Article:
Alongside the weapons, the Arbiter can dodge and parry attacks, which comes in handy when you’re up against many enemies at once. These enemies don’t follow the usual game protocol of attacking you one at a time. You will have to deal with an onslaught of attacks coming from every angle.
The main thing I noticed about the enemies in the game is the recycling of the “non-boss” enemies in later levels. This was great for me as I’d learned how to fight these enemies. I ploughed through them no issue when they had been colour inverted and made a bit tougher in later levels.
Talking about enemies, the saving grace of this game is the boss fights. With each boss beautifully detailed and with its own attack style. My favourite boss is a flying enemy called Project Hera. The winged beast is so brightly coloured and beautifully animated that I may have died one too many times, as all I wanted to do was sit and watch it. Throughout the game the boss’s difficulty increases, causing you to level up your own skills as well as the Arbiter’s. Although the introduction of the first boss fight was a little sudden. I went through a seemingly innocent-looking door and the door locked behind me. Suddenly, I was in a room with a blade-wielding robot. The boss fight wasn’t too hard, but it would’ve helped if there were some indication that a boss fight was coming.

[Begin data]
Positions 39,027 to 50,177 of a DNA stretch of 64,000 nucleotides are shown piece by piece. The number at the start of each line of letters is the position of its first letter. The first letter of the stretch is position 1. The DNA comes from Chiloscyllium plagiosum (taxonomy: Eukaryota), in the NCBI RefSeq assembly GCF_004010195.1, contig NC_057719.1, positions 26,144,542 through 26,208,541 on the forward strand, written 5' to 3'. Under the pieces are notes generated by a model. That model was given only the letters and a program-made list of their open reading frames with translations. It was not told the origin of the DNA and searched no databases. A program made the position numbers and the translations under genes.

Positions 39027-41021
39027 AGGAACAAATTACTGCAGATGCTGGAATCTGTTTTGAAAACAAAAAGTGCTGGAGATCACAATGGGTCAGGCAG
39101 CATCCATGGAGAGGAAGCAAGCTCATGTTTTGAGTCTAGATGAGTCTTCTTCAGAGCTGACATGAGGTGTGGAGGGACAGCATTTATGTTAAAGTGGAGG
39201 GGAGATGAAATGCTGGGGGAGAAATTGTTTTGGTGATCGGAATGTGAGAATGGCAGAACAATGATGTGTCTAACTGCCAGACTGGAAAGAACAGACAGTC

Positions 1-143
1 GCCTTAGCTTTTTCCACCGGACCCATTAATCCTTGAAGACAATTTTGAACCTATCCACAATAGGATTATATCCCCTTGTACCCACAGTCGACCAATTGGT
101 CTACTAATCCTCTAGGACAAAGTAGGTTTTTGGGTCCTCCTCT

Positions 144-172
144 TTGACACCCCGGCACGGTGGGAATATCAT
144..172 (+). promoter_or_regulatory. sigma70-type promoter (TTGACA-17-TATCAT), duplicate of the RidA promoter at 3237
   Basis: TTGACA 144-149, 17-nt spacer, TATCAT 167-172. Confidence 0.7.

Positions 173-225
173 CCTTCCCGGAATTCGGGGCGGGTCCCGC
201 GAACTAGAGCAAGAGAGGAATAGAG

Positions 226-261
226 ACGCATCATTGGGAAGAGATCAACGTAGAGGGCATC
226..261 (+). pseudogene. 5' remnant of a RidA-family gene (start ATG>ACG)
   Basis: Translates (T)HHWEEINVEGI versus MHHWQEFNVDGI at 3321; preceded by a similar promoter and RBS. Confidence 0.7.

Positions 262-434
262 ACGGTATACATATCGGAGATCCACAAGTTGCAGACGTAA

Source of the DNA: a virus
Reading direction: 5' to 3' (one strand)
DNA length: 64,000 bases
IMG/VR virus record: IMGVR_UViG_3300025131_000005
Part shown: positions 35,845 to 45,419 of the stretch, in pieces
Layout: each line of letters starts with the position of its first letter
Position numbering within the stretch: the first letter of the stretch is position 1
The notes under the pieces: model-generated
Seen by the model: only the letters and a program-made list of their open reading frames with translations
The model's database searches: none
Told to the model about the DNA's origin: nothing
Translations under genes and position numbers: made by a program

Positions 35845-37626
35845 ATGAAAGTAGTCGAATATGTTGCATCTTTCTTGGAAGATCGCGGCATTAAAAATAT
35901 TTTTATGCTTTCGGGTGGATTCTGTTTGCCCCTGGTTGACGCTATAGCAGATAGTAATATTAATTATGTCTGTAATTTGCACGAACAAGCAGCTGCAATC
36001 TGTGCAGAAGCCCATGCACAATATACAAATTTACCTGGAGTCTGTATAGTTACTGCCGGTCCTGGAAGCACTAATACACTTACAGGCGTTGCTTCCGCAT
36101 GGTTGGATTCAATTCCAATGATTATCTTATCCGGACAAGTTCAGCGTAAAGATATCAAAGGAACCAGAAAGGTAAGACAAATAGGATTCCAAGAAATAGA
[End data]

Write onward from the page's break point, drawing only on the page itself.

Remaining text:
The best thing about Foregone is the visual aesthetic. Background environments have a strong feel of dystopian future mixed with destroyed machinery. The darker backgrounds use a palette of murky greys, browns and rusted reds, which usually I wouldn’t enjoy, but, the foreground elements like enemies and interactable objects are so brightly coloured that they almost pop out of the screen. You can tell that someone put all their love and attention into the sprites of the game.
Foregone is a game that grabs you from the first moment you enter the dystopian world as the Arbiter. Are there a few issues that could make the game better? Yes. But do these issues make the game unenjoyable? No. This game stands out in a world of 2D side scrollers. Foregone isn’t going anywhere.